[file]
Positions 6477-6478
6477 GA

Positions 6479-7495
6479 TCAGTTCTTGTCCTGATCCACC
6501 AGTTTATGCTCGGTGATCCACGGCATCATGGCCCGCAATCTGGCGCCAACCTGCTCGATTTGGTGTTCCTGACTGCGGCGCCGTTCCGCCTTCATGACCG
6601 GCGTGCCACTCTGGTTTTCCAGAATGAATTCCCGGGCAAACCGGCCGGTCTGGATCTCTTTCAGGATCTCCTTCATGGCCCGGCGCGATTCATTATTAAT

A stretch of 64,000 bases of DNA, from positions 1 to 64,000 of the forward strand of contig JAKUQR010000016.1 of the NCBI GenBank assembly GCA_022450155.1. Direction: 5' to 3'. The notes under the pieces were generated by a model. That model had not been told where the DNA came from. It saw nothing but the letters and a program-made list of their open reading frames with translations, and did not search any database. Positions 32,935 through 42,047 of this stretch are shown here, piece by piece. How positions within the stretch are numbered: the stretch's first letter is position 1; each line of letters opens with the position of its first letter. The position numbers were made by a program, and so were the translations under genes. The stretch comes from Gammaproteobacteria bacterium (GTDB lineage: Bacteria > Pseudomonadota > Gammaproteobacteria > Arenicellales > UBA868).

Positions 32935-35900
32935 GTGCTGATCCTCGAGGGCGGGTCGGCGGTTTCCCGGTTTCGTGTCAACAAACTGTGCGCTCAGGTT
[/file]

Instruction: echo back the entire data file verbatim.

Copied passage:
Positions 6477-6478
6477 GA

Positions 6479-7495
6479 TCAGTTCTTGTCCTGATCCACC
6501 AGTTTATGCTCGGTGATCCACGGCATCATGGCCCGCAATCTGGCGCCAACCTGCTCGATTTGGTGTTCCTGACTGCGGCGCCGTTCCGCCTTCATGACCG
6601 GCGTGCCACTCTGGTTTTCCAGAATGAATTCCCGGGCAAACCGGCCGGTCTGGATCTCTTTCAGGATCTCCTTCATGGCCCGGCGCGATTCATTATTAAT

A stretch of 64,000 bases of DNA, from positions 1 to 64,000 of the forward strand of contig JAKUQR010000016.1 of the NCBI GenBank assembly GCA_022450155.1. Direction: 5' to 3'. The notes under the pieces were generated by a model. That model had not been told where the DNA came from. It saw nothing but the letters and a program-made list of their open reading frames with translations, and did not search any database. Positions 32,935 through 42,047 of this stretch are shown here, piece by piece. How positions within the stretch are numbered: the stretch's first letter is position 1; each line of letters opens with the position of its first letter. The position numbers were made by a program, and so were the translations under genes. The stretch comes from Gammaproteobacteria bacterium (GTDB lineage: Bacteria > Pseudomonadota > Gammaproteobacteria > Arenicellales > UBA868).

Positions 32935-35900
32935 GTGCTGATCCTCGAGGGCGGGTCGGCGGTTTCCCGGTTTCGTGTCAACAAACTGTGCGCTCAGGTT